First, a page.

Discovery of 7,000 bones uncovers the dark history of Europes animal sacrifices

Thousands of bones from pigs, cattle, horses and even a dog have been found by archeologists who have unearthed a huge sacrificial burial pit from Europe’s ancient past.

The Iron Age site, dating back around 2,500 years, contains 52 slaughtered animals identified by scientists from thousands of bones at Casas del Turuñuelo, north of Seville, in Spain. 

Detailed analysis of more than 6,700 bones at the site, located in the region of Las Vegas Altas del Guadiana, by Spanish and French scientists reveals rituals of mass animal sacrifice and feasting.

Study co-author Maria Pilar Iborra Eres said: “The Iron Age site of Casas del Turuñuelo was used repeatedly for ritualised animal sacrifice.

“Archaeological sites with evidence of major animal sacrifices are rarely known from the Iron Age of the Mediterranean region, and there is a gap between information offered by written sources and by the archaeological record.

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“This makes it difficult to establish a clear understanding of the patterns and protocols of this practice.”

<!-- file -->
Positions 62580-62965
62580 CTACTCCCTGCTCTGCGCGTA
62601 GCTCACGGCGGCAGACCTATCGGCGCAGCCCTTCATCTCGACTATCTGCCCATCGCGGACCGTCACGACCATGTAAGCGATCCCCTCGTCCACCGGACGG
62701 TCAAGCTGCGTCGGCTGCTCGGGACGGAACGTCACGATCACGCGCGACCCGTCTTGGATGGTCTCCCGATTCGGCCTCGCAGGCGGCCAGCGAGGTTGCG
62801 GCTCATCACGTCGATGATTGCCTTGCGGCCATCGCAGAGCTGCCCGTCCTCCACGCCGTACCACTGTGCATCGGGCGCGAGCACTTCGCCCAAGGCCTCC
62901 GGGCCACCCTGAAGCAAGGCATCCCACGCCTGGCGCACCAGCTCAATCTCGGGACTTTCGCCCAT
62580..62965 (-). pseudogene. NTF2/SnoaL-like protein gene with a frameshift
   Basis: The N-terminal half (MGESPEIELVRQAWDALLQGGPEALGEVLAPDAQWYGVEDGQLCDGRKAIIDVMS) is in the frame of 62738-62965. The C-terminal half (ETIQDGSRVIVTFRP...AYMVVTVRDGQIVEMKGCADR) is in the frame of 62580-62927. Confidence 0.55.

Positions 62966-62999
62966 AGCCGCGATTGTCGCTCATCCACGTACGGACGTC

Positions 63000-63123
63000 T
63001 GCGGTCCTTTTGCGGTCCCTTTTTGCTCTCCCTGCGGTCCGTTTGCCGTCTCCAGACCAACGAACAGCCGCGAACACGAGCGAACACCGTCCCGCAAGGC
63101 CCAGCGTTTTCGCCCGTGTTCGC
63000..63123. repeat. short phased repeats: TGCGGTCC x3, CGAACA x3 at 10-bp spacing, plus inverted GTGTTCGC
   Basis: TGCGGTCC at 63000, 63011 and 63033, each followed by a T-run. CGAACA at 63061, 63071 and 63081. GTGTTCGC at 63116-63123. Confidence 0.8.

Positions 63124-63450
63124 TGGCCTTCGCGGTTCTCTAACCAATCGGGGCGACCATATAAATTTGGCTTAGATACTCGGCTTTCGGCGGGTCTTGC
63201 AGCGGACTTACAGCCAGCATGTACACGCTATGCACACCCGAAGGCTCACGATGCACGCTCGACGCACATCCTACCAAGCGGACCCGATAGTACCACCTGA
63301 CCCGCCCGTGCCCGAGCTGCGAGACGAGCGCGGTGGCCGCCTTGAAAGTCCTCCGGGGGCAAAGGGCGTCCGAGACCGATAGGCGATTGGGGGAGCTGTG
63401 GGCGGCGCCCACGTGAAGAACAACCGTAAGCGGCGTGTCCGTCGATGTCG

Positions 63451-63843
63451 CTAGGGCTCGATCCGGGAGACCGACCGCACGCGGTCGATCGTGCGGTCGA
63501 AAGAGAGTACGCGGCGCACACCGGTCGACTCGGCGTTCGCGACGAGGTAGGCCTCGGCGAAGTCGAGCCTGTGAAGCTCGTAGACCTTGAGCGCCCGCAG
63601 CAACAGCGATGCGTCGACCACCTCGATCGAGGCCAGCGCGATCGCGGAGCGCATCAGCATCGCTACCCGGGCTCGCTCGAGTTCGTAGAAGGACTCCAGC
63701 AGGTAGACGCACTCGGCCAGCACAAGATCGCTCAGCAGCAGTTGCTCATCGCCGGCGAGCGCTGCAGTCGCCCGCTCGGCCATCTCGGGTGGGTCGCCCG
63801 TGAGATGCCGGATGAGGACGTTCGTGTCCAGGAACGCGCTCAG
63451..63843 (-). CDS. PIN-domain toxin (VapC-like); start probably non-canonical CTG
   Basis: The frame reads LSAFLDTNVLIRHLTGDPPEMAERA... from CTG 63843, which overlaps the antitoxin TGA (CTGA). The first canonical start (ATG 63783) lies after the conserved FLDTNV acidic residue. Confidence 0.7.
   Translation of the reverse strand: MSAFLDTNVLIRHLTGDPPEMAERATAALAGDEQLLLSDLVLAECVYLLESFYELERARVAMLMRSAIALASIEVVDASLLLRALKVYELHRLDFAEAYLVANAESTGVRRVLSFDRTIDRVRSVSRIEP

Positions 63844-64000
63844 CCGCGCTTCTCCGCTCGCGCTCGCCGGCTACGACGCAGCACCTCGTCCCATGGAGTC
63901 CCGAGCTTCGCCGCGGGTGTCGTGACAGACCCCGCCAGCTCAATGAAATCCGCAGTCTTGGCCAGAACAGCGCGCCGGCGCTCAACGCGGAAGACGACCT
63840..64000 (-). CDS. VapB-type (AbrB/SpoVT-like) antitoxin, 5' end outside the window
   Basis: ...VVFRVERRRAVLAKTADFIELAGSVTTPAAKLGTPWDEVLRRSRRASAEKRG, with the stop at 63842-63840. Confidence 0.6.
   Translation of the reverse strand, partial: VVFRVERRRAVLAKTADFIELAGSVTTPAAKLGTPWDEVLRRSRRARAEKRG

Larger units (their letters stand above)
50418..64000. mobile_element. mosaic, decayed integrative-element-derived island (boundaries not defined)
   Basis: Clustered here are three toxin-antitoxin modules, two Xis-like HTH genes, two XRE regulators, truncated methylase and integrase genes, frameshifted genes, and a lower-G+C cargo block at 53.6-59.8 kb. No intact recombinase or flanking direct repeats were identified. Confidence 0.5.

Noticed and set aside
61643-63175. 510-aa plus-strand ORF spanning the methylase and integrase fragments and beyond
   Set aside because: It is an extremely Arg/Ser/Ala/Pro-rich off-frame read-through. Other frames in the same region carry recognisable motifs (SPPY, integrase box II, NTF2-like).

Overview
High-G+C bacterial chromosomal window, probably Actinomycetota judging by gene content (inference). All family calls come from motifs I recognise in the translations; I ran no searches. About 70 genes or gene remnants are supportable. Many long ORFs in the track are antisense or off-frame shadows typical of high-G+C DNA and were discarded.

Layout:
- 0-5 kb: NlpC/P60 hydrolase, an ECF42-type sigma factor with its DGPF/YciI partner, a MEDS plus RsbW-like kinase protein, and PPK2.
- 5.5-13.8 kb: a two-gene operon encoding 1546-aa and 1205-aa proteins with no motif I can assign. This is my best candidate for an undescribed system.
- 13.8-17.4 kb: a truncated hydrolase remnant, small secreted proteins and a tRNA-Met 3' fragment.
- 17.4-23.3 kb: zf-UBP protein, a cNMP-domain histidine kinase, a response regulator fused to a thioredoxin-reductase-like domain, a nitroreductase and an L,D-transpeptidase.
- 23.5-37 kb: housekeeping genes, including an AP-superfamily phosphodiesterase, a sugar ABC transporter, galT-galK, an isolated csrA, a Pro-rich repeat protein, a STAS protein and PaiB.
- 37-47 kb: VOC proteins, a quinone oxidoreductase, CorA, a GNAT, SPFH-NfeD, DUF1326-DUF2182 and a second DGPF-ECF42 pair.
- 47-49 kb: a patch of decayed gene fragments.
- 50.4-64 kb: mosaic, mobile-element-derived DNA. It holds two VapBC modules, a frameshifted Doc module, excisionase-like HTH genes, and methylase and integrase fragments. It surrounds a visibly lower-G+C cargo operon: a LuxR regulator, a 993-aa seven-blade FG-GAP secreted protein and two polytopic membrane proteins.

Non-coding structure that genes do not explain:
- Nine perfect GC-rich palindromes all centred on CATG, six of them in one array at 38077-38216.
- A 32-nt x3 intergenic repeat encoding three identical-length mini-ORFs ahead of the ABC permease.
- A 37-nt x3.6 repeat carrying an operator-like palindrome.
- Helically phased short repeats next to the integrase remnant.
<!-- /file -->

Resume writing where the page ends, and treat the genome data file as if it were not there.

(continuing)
For the new study, published in the journal PLoS One, the research team examined a well-preserved example of mass animal sacrifice from an Iron Age building known as Casas del Turuñuelo, dating toward the end of the 5th Century BC.

The team examined and dated 6,770 bones belonging to 52 sacrificed animals which were buried in three sequential phases.

Ms Iborra Eres said: “The identified animals were predominantly adult horses, with smaller numbers of cattle and pigs and one dog.

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“In the first two phases, skeletons were mostly complete and unaltered, but in the third phase, skeletons, except equids (horses), show signs of having been processed for food, suggesting that some sort of meal accompanied this ritual.

“These data indicate that this space was used repeatedly over several years for sacrificial rituals whose practices and purposes varied.”

She said the study allows researchers to establish details about ritual protocols at the site, including the intentional selection of adult animals rather than young, and the importance of fire evidenced by the presence of burned plant and animal remains.

Ms Iborra Eres added: “Casas del Turuñuelo also exhibits unique features compared to other sites, such as the high abundance of sacrificed horses.

“This study advances efforts to contextualize ritual animal sacrifices across Europe.”

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